Dr Olivo Miotto from the Sanger Institute and Oxford University, also a co-first author, adds: "Many malaria patients, especially in Africa, are continually infected by malaria parasites, and we have created a new tool for studying the genetic diversity within a single patient, and compare it to the diversity in their environment."

The team used these techniques to analyse samples from Burkina Faso, Cambodia, Kenya, Mali, Papua New Guinea and Thailand. They found that a single infected person could harbour many genetically different malarial parasites, allowing the parasite populations to swap DNA to create new forms. Hence, the pace of parasite evolution is drastically affected by human factors, as well as geography.

Samples taken from people in the neighbouring African countries of Burkina Faso and Mali, where there are very high levels of malaria transmission, showed strong intermingling of P. falciparum genomes.

In stark contrast, Asian P. falciparum parasites collected on the Thai-Burmese border were not only different from those in Africa, but also distinct from those found near the Thai border with Cambodia. This lack of intermingling could be the result of effective malaria control in Thailand, combined with a history of restricted travel of people between Thailand and Cambodia.

"The emergence and spread of anti-malarial drug resistance is a major threat to current global initiatives to control and eliminate malaria" says Professor Nick White of Oxford University and Mahidol University, Thailand. "This research provides fundamental insights into the population structure and evolution of Plasmodium falciparum that are essential if we are to identify, map, and then contain spreading resistance. Working as a global community, we can now build on this technique to identify hotspots of antimalarial drug resistance around the world and contain them effectively."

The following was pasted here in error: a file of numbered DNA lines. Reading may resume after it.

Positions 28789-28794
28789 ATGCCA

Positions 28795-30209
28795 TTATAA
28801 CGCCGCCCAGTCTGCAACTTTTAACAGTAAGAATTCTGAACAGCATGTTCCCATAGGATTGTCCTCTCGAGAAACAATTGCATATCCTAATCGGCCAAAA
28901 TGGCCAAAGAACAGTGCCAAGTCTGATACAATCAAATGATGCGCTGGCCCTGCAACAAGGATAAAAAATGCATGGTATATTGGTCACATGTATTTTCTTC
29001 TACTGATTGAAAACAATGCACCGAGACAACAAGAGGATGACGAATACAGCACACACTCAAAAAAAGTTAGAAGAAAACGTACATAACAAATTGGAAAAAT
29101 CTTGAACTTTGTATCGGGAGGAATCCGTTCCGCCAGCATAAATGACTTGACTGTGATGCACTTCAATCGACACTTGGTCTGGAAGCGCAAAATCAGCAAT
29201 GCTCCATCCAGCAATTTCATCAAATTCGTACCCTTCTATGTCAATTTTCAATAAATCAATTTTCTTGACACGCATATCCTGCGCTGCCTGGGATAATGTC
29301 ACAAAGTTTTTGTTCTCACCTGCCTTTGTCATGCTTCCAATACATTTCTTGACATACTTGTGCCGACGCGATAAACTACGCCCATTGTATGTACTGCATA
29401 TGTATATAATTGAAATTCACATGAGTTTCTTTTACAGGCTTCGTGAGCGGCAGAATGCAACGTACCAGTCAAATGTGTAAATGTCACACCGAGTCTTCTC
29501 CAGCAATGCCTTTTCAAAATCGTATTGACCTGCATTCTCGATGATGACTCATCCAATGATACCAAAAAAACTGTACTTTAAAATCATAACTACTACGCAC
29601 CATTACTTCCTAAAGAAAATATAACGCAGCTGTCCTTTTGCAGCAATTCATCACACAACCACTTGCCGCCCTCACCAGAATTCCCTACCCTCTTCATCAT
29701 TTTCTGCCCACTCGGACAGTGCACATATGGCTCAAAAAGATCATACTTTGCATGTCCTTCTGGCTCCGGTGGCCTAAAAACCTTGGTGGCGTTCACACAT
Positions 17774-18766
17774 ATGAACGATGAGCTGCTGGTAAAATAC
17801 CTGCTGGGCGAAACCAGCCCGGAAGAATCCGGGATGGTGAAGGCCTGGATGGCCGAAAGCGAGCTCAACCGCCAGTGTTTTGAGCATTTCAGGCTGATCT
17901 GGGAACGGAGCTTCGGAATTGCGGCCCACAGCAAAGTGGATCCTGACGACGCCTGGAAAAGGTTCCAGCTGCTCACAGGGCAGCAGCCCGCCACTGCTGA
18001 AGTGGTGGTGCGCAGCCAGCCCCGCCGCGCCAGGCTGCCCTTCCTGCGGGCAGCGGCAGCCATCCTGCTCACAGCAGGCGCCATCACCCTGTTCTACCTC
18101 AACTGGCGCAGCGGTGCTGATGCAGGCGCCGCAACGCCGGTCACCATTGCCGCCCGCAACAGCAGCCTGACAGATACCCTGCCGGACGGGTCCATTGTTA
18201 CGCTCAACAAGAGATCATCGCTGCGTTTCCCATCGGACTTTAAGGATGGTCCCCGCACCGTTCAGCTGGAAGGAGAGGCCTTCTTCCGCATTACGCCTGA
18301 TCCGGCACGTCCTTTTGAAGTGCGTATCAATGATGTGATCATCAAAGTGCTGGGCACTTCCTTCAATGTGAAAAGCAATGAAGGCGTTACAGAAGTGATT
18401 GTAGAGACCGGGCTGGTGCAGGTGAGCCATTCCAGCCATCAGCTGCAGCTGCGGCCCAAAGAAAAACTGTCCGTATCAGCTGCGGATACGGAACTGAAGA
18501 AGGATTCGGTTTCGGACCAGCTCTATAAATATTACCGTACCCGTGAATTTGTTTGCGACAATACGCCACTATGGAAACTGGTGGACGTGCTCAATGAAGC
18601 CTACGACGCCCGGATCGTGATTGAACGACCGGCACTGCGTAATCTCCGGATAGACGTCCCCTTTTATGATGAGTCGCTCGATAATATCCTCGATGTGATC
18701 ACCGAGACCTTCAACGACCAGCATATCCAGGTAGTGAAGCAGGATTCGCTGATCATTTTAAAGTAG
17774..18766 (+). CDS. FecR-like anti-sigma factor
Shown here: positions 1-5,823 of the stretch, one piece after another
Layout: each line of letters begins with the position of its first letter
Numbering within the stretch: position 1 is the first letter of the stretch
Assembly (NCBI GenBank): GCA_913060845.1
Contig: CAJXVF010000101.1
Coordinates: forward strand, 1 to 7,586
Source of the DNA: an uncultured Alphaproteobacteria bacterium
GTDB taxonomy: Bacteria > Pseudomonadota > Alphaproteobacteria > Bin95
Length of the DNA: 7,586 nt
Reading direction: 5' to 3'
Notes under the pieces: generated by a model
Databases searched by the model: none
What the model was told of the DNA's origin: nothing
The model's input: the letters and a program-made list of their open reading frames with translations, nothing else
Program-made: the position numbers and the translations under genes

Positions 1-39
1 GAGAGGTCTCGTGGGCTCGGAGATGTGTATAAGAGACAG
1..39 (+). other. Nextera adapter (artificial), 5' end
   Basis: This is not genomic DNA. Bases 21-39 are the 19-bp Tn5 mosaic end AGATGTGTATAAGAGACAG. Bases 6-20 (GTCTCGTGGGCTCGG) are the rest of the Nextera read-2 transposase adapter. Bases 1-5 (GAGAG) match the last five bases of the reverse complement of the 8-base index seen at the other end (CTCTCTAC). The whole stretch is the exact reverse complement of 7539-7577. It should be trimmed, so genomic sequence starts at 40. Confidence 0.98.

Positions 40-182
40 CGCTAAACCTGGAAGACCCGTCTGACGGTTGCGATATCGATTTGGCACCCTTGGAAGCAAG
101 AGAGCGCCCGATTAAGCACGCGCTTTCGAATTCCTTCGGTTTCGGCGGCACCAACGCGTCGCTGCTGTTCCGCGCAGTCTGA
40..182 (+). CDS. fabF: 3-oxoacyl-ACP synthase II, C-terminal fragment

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Notes to Editors

Publication Details

Magnus Manske, Olivo Miotto et al (2012) Analysis of Plasmodium falciparum diversity in natural infections by deep sequencing. Nature
DOI: 10.1038/nature11174

Funding

This research was funded by the Wellcome Trust, the Medical Research Council, Howard Hughes Medical Institute.

Participating Centres

A full list of participating centres can be found on the paper

Selected Websites

The Wellcome Trust Sanger Institute is one of the world's leading genome centres. Through its ability to conduct research at scale, it is able to engage in bold and long-term exploratory projects that are designed to influence and empower medical science globally. Institute research findings, generated through its own research programmes and through its leading role in international consortia, are being used to develop new diagnostics and treatments for human disease. http://www.sanger.ac.uk